Plasterer

The Job and What's Involved

Plasterers mix and spread plaster onto a surface to create a smooth face ready for decoration. There are two main types of plastering:

Solid Plastering involves applying wet plaster to walls and ceilings to form a flat, smooth surface. The background that requires plastering is usually brick/block work or concrete and plasterboard. In some cases there may be existing plaster to remove, either mechanically or by hand. A base coat of plaster is then applied to the background to provide a flat surface, before a finishing coat is smoothed on with a steel trowel as the initial coat starts to set.

Fibrous Plastering is a specialist job that involves making or repairing decorative plaster mouldings, such as cornices or ceiling roses, using plaster reinforced with fibre. Plasterers may follow drawings and use moulds or casts. Much of the work is carried out in workshops before the plaster mouldings are fitted on site.

Plasterers work on new buildings and existing buildings undergoing refurbishment. They may also apply render or render systems to outside walls, either as a finish or before pebble-dash or stone cladding is used. Other tasks include laying screed (sand and cement) on floors.

Some plasterers also carry out aspects of dry lining on site, such as fixing plasterboards and metal wall linings to walls. This work is mainly carried out by dry liners, who also erect metal stud partitions and fix plasterboards.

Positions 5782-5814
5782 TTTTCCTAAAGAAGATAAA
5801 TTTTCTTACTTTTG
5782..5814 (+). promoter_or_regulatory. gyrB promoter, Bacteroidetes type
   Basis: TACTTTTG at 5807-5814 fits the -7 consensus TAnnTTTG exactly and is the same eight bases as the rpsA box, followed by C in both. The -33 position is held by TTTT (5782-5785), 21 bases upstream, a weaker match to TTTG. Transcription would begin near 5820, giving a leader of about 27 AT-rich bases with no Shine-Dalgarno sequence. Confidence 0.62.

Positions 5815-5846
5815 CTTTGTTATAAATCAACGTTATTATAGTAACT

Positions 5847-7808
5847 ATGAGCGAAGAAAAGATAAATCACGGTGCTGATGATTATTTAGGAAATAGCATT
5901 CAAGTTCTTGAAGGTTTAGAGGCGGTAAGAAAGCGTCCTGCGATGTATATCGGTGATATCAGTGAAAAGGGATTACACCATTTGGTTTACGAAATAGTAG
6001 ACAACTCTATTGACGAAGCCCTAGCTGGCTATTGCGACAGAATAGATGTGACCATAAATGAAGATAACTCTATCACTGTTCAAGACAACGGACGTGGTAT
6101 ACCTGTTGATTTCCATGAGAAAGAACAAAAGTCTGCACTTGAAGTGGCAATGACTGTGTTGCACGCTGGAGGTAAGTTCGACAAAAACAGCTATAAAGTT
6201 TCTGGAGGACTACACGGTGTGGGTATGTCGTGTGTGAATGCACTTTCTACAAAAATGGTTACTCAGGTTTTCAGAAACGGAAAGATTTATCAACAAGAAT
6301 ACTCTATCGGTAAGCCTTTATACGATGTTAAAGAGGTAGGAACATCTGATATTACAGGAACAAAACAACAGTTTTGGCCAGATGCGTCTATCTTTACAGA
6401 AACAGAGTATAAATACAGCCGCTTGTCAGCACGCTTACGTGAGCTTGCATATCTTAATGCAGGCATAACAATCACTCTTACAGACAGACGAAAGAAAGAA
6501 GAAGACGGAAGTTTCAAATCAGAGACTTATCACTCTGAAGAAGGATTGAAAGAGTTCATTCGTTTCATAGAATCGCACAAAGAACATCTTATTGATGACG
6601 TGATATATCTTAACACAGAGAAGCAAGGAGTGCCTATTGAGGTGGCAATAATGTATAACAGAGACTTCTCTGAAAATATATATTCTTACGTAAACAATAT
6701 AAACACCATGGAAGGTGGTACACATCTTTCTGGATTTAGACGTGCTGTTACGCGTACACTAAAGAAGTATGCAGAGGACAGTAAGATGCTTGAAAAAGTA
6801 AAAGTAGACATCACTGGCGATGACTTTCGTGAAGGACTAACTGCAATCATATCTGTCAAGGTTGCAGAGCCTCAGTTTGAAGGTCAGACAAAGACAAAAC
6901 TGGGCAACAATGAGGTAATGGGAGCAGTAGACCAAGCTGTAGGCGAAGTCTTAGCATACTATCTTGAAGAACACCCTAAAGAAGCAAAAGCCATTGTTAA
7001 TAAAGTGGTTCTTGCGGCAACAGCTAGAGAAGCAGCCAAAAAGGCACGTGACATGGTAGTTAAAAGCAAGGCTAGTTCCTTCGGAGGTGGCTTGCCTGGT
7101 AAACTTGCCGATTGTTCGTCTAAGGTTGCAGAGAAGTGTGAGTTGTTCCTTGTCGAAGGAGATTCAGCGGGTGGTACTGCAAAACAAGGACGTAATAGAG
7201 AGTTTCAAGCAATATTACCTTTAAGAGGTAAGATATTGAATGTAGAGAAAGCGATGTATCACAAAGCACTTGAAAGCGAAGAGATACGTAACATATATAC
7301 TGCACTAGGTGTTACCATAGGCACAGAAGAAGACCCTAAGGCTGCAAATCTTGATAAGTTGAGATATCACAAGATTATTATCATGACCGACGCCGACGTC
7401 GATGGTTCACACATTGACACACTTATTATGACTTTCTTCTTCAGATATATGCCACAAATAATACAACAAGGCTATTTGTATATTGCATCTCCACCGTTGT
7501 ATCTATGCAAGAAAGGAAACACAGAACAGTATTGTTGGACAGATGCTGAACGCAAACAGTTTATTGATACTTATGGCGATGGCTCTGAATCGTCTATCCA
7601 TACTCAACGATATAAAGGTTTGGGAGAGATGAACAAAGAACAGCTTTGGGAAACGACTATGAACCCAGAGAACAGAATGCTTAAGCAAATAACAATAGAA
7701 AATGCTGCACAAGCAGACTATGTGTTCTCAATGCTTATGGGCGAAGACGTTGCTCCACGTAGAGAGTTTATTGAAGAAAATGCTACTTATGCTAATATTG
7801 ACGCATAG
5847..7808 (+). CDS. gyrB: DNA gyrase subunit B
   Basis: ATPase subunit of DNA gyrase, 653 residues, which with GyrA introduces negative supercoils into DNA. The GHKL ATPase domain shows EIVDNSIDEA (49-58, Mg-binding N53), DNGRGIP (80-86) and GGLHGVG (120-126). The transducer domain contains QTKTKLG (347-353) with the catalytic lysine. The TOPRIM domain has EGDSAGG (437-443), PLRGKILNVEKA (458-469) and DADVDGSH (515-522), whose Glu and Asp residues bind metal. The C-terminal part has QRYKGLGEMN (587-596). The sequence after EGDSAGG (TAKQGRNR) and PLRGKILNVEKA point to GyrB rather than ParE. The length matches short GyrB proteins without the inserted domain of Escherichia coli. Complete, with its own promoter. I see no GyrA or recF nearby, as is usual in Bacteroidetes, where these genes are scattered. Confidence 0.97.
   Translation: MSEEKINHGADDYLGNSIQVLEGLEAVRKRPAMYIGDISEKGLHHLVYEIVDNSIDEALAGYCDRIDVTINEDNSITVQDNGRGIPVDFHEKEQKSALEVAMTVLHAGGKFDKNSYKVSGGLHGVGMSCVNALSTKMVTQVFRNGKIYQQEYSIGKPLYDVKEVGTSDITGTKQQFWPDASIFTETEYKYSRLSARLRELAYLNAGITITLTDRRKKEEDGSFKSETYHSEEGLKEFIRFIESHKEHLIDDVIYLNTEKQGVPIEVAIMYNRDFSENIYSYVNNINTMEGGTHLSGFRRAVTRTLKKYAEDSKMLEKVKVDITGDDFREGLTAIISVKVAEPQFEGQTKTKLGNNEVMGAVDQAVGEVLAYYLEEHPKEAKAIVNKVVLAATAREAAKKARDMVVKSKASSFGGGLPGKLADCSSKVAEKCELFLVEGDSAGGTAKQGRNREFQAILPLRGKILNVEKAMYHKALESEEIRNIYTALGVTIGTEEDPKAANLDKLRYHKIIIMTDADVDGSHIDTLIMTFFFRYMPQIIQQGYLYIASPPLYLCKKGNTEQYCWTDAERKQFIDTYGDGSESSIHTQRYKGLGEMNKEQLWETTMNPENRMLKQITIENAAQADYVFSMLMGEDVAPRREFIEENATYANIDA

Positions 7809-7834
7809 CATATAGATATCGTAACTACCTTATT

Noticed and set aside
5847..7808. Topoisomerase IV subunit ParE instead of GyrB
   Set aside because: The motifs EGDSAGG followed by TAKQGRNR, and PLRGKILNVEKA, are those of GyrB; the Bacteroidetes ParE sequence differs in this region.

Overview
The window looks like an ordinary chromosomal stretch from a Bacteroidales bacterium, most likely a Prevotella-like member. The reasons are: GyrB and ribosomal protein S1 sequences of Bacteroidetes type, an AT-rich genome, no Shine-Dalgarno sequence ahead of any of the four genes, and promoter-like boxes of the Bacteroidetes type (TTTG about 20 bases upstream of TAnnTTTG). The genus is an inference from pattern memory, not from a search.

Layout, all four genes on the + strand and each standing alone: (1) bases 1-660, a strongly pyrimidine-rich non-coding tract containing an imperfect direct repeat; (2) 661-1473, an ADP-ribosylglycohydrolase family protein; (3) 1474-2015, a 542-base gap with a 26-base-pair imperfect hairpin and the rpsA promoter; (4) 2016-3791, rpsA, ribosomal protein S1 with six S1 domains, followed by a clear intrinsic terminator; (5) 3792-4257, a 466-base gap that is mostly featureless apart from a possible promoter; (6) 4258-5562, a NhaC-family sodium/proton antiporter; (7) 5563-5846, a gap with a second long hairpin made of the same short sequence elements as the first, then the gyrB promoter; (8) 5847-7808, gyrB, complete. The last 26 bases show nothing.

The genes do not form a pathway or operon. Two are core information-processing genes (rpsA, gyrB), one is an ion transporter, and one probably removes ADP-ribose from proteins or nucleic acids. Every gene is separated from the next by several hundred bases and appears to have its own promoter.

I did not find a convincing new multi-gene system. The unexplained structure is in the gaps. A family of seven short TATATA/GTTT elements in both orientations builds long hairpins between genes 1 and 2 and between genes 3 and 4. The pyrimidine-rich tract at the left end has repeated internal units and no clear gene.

The usual working week is 39 hours, Monday to Friday. Overtime is often available at the weekends or in the evenings.

Solid plasterers mainly work indoors. Conditions on building sites can be cold and draughty. Some of the work takes place in occupied buildings. Fibrous plasterers are usually based in workshops, but may also make site visits.

The work involves a lot of standing, bending and kneeling, as well as climbing of ladders and mobile access towers. Plasterers sometimes need to wear safety helmets and protective clothing.

Plasterers travel from site to site, moving from one project to the next. They may also work away from home for short or long periods of time. A driving licence may be useful.

Newly-qualified plasterers may earn around £16,000 a year. Self-employed plasterers negotiate their own rates. Wages can be increased through overtime and incentive schemes.

Getting Started with this Career Choice

There are around 40,000 plasterers in the UK. This number is expected to decline in the future as many plasterers move into the related area of dry lining, which is expanding rapidly.

The main employers are specialist contractors and general building contractors. Many plasterers are self-employed. In some areas of the country there are opportunities for employment with local councils and other public sector organisations.

There is some work in the cultural heritage sector, conserving and restoring historic buildings.

Vacancies are usually advertised in Jobcentre Plus offices, Connexions centres and local newspapers.

Education and Training

There are no set entry requirements to train as a plasterer, although GCSE's (A-C) in English, maths and technology subjects are useful. Most plasterers train through a Construction Apprenticeship Scheme (CAS).

Vocational qualifications in construction are available in some schools and colleges. These provide an introduction to the industry and a foundation for further training. They include: